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A Blast from the Past with a Nod to the Future

Passengers on SEPTA's Media/Elwyn line might think they have taken a trip back in time when they arrive at Morton Station, where a recently completed improvements project has restored the station to its 19th century glory.

Built by the Pennsylvania Railroad in 1880, the High Victorian Gothic-style facility, with its passenger and freight stations and outbound shelter, is the last completely intact station in Delaware County. It is also one of the last remaining 19th century suburban complexes in the Delaware Valley.

SEPTA General Manager - and Morton Station commuter - Joseph Casey was joined by elected officials and community members to celebrate the station at a ribbon cutting on June 9. Among those who spoke about the significant role the station has played in the borough's history and its continued importance to rail transit in Delaware County were Pennsylvania Representative William Adolph, Delaware County Council member Tom McGarrigle, Morton Borough Mayor Maureen Piselli, Morton Borough Council President Dolores Giardina and Morton Station Preservation Committee member Mario Cimino.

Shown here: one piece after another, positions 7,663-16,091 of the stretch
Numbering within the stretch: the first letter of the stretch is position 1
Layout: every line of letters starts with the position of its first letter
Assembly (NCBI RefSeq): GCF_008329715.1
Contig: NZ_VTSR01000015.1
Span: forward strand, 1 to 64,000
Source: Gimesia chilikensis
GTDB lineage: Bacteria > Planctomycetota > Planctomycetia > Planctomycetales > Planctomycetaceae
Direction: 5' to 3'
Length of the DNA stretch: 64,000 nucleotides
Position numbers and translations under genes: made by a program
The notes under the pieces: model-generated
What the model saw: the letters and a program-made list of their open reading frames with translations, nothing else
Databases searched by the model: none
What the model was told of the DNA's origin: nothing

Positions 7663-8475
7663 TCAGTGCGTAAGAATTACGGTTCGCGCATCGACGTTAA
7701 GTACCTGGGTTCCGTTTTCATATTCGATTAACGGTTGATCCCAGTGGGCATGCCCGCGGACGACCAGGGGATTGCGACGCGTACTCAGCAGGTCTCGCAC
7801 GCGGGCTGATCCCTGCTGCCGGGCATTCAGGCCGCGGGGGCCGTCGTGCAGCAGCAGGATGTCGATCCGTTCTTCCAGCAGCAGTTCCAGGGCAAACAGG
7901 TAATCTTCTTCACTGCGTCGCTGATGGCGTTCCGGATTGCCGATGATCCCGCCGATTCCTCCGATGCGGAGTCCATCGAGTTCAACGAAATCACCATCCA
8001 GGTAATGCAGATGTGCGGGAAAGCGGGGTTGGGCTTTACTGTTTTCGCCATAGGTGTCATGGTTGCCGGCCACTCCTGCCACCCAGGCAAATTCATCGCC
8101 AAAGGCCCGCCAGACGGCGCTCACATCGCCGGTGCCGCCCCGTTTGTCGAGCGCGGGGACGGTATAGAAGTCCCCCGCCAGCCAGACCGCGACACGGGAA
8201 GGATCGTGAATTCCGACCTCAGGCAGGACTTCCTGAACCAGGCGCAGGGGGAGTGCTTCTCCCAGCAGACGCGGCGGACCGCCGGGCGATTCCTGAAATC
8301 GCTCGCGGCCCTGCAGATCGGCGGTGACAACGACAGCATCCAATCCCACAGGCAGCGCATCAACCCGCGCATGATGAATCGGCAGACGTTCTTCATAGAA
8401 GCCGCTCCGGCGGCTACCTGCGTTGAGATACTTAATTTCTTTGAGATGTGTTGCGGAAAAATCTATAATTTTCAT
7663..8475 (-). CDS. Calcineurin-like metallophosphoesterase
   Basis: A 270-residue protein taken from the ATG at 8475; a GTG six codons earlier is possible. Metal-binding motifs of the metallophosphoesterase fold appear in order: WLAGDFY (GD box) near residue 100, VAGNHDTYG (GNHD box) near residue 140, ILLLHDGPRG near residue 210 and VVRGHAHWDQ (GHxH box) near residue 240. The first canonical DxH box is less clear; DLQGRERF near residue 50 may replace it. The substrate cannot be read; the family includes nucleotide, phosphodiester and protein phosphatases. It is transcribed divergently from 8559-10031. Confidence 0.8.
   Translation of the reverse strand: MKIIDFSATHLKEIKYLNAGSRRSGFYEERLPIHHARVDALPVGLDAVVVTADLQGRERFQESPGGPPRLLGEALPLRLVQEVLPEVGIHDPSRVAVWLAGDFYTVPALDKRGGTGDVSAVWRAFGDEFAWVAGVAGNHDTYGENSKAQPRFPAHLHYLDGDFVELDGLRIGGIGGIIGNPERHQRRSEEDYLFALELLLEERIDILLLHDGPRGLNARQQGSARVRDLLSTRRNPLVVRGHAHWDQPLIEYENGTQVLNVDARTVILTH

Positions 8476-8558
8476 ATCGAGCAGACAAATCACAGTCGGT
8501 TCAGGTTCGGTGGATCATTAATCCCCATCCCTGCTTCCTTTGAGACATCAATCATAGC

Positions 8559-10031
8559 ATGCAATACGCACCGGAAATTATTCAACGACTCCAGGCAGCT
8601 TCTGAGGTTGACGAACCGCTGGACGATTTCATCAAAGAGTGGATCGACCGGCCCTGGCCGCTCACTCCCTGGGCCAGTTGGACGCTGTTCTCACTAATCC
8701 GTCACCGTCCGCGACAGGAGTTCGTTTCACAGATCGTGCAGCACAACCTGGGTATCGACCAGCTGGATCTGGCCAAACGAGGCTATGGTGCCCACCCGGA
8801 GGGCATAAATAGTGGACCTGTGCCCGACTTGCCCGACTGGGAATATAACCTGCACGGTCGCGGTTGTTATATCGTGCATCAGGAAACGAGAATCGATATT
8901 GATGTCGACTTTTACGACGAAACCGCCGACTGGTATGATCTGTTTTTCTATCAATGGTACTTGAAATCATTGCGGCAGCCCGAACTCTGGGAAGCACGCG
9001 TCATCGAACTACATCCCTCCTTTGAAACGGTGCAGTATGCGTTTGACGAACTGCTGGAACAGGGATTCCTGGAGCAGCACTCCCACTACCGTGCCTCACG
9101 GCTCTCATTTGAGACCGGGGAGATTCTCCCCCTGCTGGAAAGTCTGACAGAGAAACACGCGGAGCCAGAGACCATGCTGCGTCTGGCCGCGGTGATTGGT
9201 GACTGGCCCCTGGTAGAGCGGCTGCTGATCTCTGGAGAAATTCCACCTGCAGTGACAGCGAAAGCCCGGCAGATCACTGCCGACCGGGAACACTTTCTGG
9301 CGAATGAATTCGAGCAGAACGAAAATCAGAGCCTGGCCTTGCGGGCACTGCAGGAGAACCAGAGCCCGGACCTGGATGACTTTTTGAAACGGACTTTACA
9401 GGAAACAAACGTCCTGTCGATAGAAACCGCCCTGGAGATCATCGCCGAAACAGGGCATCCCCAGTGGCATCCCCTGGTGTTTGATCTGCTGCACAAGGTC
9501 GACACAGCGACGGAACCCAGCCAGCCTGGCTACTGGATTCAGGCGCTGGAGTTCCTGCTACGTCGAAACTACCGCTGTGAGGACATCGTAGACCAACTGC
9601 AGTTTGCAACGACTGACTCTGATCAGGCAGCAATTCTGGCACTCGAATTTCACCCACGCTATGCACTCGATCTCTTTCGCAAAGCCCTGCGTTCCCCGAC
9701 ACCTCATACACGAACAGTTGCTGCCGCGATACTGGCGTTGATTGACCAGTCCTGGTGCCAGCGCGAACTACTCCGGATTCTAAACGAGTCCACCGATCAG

"Morton Station has been a landmark and hub of borough activity for more than 120 years," said Casey. "The renovations pay homage to the station's rich history."

The station has played a key role in the borough's development from farming community and vacation destination to commuter suburb. The borough has long been identified with Morton Station. The station's image is used on the borough's calendar cover and the insignia of the local police department.

The station is also revered by many residents. During the ribbon cutting ceremony, SEPTA officials and Mayor Piselli commended the Preservation Committee for their commitment to the project, which included helping to raise funds to restore the outbound passenger shelter.

In addition to landscaping, renovations outside of the station included replacing the track-side porch, stairs and ramp with a slip resistant concrete porch, stairs and ramp; removing the wood structure on the porch of the Yale Avenue side; and restoring the original masonry and millwork. Railings like the originals were also installed.

The year-long improvements project was part of a three-station capital construction contract funded by the American Recovery and Reinvestment Act and included improvements at Clifton/Aldan Station on SEPTA's Media/Elwyn Line and Folcroft Station on the Authority's Wilmington/Newark Line.

Morton Station, as seen from the tracks, prior to the improvements project...

and after, as seen from Yale Avenue.

Cutting the ribbon at Morton Station were (from left) Morton Council President Dolores Giardina, Delaware Council member Tom McGarrigle, SEPTA GM Joseph Casey, Morton Mayor Maureen Piselli, Pennsylvania Representative William Adolph and Morton Station Preservation Committee members Mario Cimino and Heidi Sentivan.

The Morton Station Preservation Committee helped raise funds to restore the station's outbound shelter.